Should COBRA’s Improved Coverage Be Made Permanent?by Tim Manni
The recently enacted Economic Recovery and Reinvestment Act has endured its far share of criticism, yet opponents have argued little about the benefits the legislation has brought to millions of unemployed Americans.
There are few options for the unemployed when it comes to maintaining health-insurance policies after they have been let go. Laid-off workers have two basic options: research and sign up for a personal policy under an independent insurer, or continue the benefits they were once eligible for under their former employer through COBRA.
The stimulus package provides workers — those who have been laid off between September 1, 2008 and December 31, 2009 — with a federal subsidy of 65% of their COBRA premium for nine months. Employees who were laid off have up to 60 days to sign up for the continued insurance.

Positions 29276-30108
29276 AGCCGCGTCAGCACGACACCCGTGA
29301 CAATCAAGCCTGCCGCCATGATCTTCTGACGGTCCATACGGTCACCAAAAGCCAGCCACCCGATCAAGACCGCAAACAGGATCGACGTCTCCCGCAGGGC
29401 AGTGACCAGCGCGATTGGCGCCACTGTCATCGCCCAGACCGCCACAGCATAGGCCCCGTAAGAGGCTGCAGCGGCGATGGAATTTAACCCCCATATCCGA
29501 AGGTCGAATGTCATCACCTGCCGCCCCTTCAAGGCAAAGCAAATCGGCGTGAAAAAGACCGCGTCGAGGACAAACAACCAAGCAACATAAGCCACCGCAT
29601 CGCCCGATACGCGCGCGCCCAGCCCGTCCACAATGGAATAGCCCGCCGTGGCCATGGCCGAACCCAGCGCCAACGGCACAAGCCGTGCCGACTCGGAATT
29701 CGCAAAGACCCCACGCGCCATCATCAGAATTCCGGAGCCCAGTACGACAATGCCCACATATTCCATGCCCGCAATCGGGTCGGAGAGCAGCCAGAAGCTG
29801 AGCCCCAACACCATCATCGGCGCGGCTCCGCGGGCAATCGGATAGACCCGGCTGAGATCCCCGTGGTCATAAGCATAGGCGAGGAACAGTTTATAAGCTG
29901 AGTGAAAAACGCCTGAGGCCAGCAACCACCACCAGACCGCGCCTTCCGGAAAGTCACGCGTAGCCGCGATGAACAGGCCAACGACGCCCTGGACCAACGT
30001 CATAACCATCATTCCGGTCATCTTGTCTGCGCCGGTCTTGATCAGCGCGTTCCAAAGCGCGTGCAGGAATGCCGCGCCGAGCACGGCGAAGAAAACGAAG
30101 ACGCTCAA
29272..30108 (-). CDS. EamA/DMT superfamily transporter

While the president’s new law greatly improves COBRA’s coverage, it’s important to remember that the improved benefits only last nine months. It also raises some important questions regarding the lack of cost-effective health-insurance options that most Americans have during unemployment.
Assuming no additional subsidies will be applied to COBRA coverage beginning next year, COBRA will return to the expensive, and ineffective option it originally was considered prior to the stimulus bill.
Considering the Obama administration’s pledge to reform the health care system (to the tune of $634 billion), and considering the common alternative to COBRA benefits are no benefits at all, perhaps the extended coverage should be made permanent.
What do you think?